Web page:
The top three teams in the West Coast Conference have found some separation between themselves and the rest of the pack, which continues to be as congested and unpredictable as ever.
1. Gonzaga Bulldogs (18-2, 5-0)
Last week: W 73-55 vs. Loyola Marymount, W 89-66 vs. Portland
This week: Jan 24 at Santa Clara
Gonzaga’s offense since the start of the season has consistently been — by most metrics — the best in college basketball. The Zags’ defense is slowly catching up, and that’s a terrifying reality for the rest of the nation.
Since losing on the road against North Carolina on December 15, the Zags have played nine games. The only team to average over a point per possession against Gonzaga in that stretch is San Francisco. If you look at what they’ve done since the start of conference play on that end, the Zags are holding teams to 0.84 points per possession. It’s the best mark in the league by a considerable margin.
On the other end, things are changing as well. Rui Hachimura is still averaging over 20 points per game, though just barely. Since Mark Few took over, the Zags have only had three players average over 20 points per game over a full season — Kyle Wiltjer (20.4) in 2016, Adam Morrison (28.1) in 2006 and Dan Dickau (21.0) in 2002. In recent seasons especially, when fully healthy, the Zags have been an unbelievably balanced scoring team. We saw a flash of that on Saturday against Portland as seven players scored between 10 and 17 points.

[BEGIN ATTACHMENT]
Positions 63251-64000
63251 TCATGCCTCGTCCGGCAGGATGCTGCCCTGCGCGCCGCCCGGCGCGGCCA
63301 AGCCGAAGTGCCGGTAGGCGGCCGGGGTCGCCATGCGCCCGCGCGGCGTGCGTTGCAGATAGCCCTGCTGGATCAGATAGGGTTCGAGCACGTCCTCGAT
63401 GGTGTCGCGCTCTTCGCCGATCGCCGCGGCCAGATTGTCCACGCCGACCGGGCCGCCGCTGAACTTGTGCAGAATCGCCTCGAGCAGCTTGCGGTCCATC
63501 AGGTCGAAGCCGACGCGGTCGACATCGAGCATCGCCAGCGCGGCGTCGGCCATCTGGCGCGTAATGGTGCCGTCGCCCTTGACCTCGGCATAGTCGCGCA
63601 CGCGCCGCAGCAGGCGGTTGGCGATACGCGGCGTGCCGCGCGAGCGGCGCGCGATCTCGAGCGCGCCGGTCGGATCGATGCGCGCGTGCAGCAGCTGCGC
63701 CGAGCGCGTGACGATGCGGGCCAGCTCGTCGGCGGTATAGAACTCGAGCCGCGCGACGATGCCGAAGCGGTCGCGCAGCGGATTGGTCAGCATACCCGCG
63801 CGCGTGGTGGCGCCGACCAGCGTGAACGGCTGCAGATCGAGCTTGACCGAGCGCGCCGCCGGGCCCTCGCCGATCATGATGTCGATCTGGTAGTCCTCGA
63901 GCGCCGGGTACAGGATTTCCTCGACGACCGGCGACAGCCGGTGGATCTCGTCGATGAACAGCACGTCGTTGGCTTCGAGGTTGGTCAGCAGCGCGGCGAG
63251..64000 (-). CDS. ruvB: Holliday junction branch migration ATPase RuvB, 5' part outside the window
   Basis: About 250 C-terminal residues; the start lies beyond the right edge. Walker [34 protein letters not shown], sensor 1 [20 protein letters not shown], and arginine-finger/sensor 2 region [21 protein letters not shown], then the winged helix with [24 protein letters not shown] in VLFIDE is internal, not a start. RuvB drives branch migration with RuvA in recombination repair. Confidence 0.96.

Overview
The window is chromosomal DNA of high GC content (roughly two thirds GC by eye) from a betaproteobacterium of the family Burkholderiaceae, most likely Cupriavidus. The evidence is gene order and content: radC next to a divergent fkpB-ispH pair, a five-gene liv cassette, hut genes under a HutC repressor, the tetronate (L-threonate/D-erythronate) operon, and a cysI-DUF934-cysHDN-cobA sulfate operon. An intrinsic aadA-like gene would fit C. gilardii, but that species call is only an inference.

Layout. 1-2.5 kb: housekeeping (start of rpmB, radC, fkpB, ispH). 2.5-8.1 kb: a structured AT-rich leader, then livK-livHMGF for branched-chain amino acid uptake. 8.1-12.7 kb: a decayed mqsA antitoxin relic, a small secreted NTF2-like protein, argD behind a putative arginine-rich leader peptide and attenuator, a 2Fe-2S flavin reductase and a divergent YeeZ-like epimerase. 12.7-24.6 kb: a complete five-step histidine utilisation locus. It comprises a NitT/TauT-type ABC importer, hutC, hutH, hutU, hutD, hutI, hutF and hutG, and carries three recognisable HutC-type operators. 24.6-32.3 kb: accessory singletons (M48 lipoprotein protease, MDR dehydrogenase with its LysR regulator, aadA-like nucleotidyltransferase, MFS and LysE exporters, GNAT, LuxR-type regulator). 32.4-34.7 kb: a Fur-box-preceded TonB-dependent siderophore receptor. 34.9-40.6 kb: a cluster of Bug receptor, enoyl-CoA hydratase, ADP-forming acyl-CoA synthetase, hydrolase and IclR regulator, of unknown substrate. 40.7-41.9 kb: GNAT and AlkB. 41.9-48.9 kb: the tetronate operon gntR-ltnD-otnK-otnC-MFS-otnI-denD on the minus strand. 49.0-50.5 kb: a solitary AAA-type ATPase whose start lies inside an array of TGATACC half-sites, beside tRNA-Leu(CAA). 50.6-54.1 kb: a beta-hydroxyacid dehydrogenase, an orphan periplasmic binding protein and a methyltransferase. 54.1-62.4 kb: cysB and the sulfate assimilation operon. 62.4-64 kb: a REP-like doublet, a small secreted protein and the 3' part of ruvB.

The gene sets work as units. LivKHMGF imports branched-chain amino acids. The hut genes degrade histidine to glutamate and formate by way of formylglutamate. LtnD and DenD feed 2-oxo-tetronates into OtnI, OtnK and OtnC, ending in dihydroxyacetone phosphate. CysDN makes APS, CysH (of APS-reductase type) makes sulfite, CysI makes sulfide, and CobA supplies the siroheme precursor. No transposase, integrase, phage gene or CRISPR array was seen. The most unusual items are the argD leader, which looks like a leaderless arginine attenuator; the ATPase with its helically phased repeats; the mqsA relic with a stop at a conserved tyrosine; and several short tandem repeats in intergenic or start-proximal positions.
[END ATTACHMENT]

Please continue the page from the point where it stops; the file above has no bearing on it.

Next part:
2. San Francisco Dons (16-3, 4-1)
Last week: W 53-52 at Pacific, W 82-63 vs. BYU
This week: Jan. 24 vs. Portland, Jan. 26 at San Diego
San Francisco is navigating the WCC season exactly how a team that wants to finish second behind Gonzaga needs to — and let’s face it, that’s about as good as any team in this league can expect to do year in and year out.
The Dons protected their home court against both of the league’s usual challengers, Saint Mary’s and BYU, and showed well in a home loss to Gonzaga. While they still have to face all three on the road, Saturday’s demolition of BYU was a sign that this team has what it takes.
The Dons shut down a potent BYU offense in dominating fashion, particularly on the glass. San Francisco outrebounded BYU 34 to 20. And BYU is, as usual, a rather big and athletic team. San Francisco, though, is as well. With their four toughest remaining games all coming on the road starting this weekend at San Diego, the Dons better hope that size travels.
3. Saint Mary’s Gaels (13-7, 4-1)
Last week: W 75-55 vs. Santa Clara, W 76-59 vs. San Diego
This week: Jan. 24 at BYU, Jan. 26 at Pepperdine